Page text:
Construction and characterization of removable and reusable piezoelectric actuators
Piezoelectric patch-type actuators are being considered for use in acoustic control and vibration control of complex mechanical structures such as aircraft fuselages and automobile interiors. For complex structures, it is often difficult to predict the best location of actuator-structure interaction. Currently, piezoelectric patch-type actuators are bonded permanently to the host structure using a technique that requires surface preparation. This technique is not well suited for actuator performance testing and model verification since attaching the actuator is time-consuming, removing the actuator is difficult, and the actuator is destroyed when it is removed.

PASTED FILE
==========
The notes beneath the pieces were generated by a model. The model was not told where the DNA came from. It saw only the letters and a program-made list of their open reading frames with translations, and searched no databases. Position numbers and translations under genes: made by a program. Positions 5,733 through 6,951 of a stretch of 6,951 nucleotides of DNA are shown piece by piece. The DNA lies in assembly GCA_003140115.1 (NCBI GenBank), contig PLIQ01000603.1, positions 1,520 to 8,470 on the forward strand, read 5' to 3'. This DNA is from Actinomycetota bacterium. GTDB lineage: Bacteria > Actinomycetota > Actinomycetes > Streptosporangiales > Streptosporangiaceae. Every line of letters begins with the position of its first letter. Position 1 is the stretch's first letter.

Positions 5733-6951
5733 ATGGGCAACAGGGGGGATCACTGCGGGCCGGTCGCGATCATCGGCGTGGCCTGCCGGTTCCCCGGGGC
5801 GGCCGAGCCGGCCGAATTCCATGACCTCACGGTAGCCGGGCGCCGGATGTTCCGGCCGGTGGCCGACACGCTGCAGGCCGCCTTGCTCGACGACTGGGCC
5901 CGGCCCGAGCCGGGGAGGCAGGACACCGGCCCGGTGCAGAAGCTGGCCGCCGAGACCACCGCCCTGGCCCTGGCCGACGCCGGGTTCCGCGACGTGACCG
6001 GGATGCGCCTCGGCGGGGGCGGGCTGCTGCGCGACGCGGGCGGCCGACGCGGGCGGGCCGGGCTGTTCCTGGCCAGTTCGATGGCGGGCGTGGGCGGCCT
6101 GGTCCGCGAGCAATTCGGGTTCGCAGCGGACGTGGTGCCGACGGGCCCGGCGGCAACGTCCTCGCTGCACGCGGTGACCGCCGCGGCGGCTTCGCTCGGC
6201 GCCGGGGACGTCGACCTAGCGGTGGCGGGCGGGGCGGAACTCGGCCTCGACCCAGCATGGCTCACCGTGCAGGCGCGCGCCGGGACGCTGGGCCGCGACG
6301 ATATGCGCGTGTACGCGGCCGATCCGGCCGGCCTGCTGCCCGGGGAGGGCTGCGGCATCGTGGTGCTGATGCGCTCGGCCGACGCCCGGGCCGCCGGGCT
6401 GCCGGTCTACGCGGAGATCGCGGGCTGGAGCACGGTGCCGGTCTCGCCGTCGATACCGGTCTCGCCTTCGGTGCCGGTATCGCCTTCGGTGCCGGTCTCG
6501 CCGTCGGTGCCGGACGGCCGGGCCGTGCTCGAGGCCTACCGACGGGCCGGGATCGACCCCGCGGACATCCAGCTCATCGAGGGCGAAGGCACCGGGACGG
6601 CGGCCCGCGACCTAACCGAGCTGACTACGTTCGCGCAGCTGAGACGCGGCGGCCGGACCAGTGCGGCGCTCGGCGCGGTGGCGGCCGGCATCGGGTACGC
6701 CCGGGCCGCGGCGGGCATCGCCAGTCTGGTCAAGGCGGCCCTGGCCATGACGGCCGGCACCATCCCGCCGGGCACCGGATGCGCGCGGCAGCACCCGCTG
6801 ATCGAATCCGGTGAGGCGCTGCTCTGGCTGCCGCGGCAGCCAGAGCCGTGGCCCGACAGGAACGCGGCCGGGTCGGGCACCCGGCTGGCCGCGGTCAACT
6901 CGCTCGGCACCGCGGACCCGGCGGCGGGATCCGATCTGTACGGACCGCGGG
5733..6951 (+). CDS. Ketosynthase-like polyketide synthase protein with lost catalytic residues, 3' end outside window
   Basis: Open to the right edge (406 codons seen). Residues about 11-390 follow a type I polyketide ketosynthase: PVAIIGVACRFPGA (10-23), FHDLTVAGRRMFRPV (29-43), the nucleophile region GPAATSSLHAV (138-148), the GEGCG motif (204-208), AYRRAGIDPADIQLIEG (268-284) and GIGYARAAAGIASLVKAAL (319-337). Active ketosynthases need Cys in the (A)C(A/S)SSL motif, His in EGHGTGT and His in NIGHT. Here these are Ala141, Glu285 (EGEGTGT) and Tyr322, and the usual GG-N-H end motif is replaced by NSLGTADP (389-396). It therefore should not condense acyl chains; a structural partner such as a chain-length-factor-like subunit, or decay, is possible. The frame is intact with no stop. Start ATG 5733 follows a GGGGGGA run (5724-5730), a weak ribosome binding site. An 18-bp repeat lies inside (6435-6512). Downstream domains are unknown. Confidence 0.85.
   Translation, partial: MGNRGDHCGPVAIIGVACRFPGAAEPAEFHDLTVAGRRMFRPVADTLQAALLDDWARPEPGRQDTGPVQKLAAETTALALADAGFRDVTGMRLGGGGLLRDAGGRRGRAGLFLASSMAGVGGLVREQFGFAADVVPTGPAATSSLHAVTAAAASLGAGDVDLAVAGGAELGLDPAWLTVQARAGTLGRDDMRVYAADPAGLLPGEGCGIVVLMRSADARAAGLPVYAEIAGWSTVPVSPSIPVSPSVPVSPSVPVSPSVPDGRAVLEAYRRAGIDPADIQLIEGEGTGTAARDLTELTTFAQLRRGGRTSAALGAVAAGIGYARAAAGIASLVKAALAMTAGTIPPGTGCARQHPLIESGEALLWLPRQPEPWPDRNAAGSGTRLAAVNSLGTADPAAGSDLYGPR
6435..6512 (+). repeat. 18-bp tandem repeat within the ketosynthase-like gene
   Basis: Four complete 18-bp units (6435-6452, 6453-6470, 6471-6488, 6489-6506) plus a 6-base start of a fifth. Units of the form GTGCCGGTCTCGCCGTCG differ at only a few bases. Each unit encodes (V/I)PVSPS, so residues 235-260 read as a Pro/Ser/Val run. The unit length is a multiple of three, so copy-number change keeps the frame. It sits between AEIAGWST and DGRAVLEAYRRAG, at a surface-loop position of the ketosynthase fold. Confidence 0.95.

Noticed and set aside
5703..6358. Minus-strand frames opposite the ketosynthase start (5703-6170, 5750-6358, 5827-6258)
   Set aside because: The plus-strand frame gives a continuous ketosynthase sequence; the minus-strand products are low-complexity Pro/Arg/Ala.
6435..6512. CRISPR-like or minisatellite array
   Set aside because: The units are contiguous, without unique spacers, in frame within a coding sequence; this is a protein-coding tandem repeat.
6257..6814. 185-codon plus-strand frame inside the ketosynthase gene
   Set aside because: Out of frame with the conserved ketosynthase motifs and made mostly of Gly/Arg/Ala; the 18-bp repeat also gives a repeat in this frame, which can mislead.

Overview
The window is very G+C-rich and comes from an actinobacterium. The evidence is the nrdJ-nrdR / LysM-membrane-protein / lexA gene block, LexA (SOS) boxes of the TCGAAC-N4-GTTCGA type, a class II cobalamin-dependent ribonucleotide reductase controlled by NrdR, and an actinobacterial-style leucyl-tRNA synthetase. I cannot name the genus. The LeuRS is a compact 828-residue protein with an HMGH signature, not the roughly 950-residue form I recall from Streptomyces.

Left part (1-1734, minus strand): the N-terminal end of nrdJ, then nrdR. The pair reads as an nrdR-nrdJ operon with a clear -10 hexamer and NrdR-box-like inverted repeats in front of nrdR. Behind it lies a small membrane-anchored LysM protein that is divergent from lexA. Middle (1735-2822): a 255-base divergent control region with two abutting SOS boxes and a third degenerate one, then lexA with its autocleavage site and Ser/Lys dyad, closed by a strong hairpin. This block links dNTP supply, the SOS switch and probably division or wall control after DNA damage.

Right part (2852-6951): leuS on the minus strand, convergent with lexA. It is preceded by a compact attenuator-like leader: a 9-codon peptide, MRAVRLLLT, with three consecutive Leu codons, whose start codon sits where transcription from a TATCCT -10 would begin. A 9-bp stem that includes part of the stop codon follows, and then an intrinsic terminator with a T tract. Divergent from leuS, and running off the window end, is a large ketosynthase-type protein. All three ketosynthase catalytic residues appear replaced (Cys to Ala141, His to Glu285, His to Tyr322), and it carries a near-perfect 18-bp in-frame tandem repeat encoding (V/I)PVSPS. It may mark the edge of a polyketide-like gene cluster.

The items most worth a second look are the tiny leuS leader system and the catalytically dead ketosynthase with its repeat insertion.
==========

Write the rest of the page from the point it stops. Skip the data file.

We present three alternate techniques for bonding flat piezoelectric patch-type actuators to structures. These techniques allow the actuator to be attached quickly, removed easily, and reused. The alternate techniques and a permanent bonding technique are used to attach actuators to a clamped-free beam. For each attachment technique, we obtain the frequency response functions, actuator authority levels, and damping ratios. We also obtain the degradation of the actuator authority and damping ratio as the actuator is reused. For each attachment technique, we compare the measured performance to the performance predicted from a pin-force model of that actuator attachment.
The attachment techniques that allowed us to make removable, reusable piezoelectric actuators were shown to provide structural actuation very similar to actuation provided by permanently attached piezoelectric actuators. A small but statistically significant change in authority occurred as a result of removing the actuator. The confidence intervals of actuator authority increased in frequency regions of antiresonance and closely spaced modes. The pin-force model did not provide an accurate analysis method for predicting actuator authority.